Editorials

Mitsubishi Motors' cheating scandal

The revelation that Mitsubishi Motors Corp. has been manipulating the fuel efficiency data of its minicars raises doubts about whether the automaker ever fixed the corporate culture that in the past was responsible for the cover-up of extensive vehicle defects, which led to top executives being convicted over fatal accidents blamed on these defects. Coming on the heels of Volkswagen AG’s emissions-cheating scandal, Mitsubishi Motors’ action to falsify the performance of its vehicles is yet another case that breaches the trust of consumers in favor of narrow corporate interests.

The automaker’s top executives said the division manager in charge is believed to have ordered falsification of the data to meet in-house fuel efficiency targets and denied that top management added pressure to commit the manipulation, although the firm will commission a panel of third-party experts to scrutinize how the decision to cheat was implemented. Mitsubishi Motors should find out whether the latest problem is a product of the company’s old ways, which it had vowed to correct following the earlier scandals.

Mitsubishi Motors says it tampered with the tire rolling resistance and aerodynamic drag data it provided to the transport ministry for government tests to certify the fuel efficiency of its four minicar models in production since 2013, including those supplied to Nissan Motor Co. under its brand. As a result, the roughly 625,000 units of the four models — eK Wagon, eK Space, and Nissan’s Dayz and Dayz Roox — were made to look 5 to 10 percent more fuel efficient than they would be in real-world driving conditions. Production and sales of the four models have been halted. Mitsubishi Motors is not expected to recall the vehicles in question because the problem doesn’t affect their safety, although it reportedly may consider some form of compensation for their owners for the extra fuel costs or possible termination of tax credits accorded to the models for their supposed fuel efficiency.

Cars may not be more prone to accidents just because their fuel mileage figures have been inflated. But the fact that the automaker was cheating on fuel efficiency figures in an effort to outperform its competitors in the vehicles’ catalog data — and deceiving its customers by doing so — is enough to raise questions as to whether the pursuit of its interests has led Mitsubishi to be less than honest about other product features.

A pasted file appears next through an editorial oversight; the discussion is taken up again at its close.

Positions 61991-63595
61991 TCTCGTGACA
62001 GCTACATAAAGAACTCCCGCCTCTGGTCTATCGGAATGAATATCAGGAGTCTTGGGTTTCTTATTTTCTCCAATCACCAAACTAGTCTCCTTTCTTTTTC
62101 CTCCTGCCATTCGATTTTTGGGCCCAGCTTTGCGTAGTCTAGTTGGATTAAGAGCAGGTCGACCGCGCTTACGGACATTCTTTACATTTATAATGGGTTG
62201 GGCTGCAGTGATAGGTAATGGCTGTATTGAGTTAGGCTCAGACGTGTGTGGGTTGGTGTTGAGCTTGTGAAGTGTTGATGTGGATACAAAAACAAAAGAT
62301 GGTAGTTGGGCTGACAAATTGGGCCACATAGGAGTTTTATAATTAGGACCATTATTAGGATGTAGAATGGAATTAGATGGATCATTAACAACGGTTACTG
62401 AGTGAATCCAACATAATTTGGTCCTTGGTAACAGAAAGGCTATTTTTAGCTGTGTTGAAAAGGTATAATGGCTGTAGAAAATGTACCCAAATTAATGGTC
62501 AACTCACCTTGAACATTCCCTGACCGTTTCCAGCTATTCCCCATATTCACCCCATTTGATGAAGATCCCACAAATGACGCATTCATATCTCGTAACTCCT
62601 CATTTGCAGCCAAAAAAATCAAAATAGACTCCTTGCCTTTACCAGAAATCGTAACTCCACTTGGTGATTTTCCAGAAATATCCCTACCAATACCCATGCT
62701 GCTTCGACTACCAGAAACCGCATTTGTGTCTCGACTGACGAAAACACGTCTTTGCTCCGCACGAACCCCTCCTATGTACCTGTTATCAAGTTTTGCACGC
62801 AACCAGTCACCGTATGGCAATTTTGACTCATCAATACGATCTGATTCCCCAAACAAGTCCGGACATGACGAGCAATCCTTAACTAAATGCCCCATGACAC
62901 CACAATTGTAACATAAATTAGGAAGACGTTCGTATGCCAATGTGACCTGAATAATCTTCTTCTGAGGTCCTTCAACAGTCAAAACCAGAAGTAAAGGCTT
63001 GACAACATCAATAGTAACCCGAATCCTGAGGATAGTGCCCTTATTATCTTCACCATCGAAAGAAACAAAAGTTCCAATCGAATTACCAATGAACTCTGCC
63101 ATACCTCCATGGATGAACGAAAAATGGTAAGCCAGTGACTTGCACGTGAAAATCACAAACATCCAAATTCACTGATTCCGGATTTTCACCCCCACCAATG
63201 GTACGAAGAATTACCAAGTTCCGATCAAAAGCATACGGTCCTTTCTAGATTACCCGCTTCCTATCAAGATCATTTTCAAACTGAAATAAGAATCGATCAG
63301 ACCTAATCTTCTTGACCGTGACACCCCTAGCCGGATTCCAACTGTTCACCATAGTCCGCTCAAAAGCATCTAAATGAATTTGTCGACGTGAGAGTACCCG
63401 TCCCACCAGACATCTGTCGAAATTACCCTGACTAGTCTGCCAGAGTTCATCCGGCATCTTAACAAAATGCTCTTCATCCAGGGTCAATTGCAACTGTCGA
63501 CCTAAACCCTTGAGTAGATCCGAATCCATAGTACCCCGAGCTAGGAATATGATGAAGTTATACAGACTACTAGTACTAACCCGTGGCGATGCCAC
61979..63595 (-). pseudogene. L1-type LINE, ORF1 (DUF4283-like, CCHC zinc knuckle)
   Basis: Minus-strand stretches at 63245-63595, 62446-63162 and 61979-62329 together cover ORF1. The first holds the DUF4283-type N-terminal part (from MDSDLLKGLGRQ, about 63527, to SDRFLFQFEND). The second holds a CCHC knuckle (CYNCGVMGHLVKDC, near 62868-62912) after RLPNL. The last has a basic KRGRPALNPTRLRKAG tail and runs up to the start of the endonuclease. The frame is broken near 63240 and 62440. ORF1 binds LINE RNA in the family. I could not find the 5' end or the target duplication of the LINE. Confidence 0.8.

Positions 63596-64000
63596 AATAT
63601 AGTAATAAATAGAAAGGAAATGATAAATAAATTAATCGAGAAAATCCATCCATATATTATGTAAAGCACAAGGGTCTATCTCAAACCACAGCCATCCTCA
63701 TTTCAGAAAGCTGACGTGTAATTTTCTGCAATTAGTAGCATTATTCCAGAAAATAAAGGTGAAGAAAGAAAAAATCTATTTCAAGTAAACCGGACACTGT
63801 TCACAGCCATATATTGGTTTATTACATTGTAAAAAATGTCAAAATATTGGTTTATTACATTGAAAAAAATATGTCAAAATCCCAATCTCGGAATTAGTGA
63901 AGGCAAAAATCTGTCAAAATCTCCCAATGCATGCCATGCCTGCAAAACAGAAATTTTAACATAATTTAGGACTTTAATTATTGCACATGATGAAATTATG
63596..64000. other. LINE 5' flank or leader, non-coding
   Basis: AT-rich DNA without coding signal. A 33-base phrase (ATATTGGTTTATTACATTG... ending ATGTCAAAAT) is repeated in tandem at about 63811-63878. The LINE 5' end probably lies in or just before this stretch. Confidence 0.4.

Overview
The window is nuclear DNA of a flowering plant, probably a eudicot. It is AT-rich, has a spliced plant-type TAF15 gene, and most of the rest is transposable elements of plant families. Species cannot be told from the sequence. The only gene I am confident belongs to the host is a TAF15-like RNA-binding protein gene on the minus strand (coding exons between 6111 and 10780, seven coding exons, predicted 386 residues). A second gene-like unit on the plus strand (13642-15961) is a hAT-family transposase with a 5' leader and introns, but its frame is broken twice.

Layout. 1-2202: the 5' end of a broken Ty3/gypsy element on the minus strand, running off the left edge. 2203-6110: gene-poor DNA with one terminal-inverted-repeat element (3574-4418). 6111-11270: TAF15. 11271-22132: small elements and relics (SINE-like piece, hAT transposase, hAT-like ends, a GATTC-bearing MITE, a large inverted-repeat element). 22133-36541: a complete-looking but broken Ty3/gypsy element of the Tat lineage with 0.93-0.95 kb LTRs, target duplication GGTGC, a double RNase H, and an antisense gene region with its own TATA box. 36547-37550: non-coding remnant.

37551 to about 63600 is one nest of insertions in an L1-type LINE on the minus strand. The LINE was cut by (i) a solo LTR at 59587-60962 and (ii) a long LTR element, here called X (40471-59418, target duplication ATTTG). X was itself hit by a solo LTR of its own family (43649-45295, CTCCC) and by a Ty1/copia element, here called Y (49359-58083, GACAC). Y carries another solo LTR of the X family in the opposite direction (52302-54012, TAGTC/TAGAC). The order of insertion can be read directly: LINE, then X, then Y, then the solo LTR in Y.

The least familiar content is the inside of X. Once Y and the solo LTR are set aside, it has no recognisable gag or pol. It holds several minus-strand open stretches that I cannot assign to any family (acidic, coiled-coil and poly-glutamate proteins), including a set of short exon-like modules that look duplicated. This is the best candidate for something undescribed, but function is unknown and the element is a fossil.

Since the late 1970s, Mitsubishi Motors had covered up large numbers of customer complaints of defects in its vehicles that should have been reported to transport authorities as subject to recall, instead privately fixing the defects. The practice was exposed in 2000, but the conduct was not immediately corrected. In 2002, a wheel on one of its trailer-trucks came off and killed a pedestrian in an accident that a court later determined could have been averted if the defect had been fixed in a recall. Top executives of the automaker were charged and convicted of fatal negligence in this and another fatal accident involving its trucks.

Mitsubishi’s sales plummeted due to these scandals and pushed the automaker into a serious management crisis. It has since managed to rebuild its business with support from the Mitsubishi group of companies and reported a record consolidated net profit in the year to March 2015. The latest scandal will likely inflict serious financial damage once again on the automaker. But the larger question is whether the cheating on fuel efficiency is a sign that the flawed corporate culture that was behind the earlier scandals — which the firm had vowed to change as it tried to rebuild itself — has in fact remained unchanged.

The environmentally friendly performance of automobiles, including exhaust emissions and fuel mileage, are crucial elements of competition in today’s market. Mitsubishi Motors is believed to have rigged its data so as not to fare poorly against its rival makers in the highly contested minicar segment. Volkswagen came under fire after it admitted that millions of its diesel-powered vehicles sold worldwide carried software that allow them to pass emissions tests by turning on pollution controls to clear official tests and turning them off when the cars are driven to improve performance. Mitsubishi Motors’ problem seems no different in that they both misrepresented performance data that may have persuaded consumers to buy their vehicles.

Aside from ordering Mitsubishi Motors to file a detailed report on its cheating by the middle of next week, the transport ministry has told other automakers to look into and report by May 18 whether they have engaged in similar irregularities. The industry as a whole should scrutinize its practices to ease any doubts in consumers’ minds that may have been triggered by these scandals.

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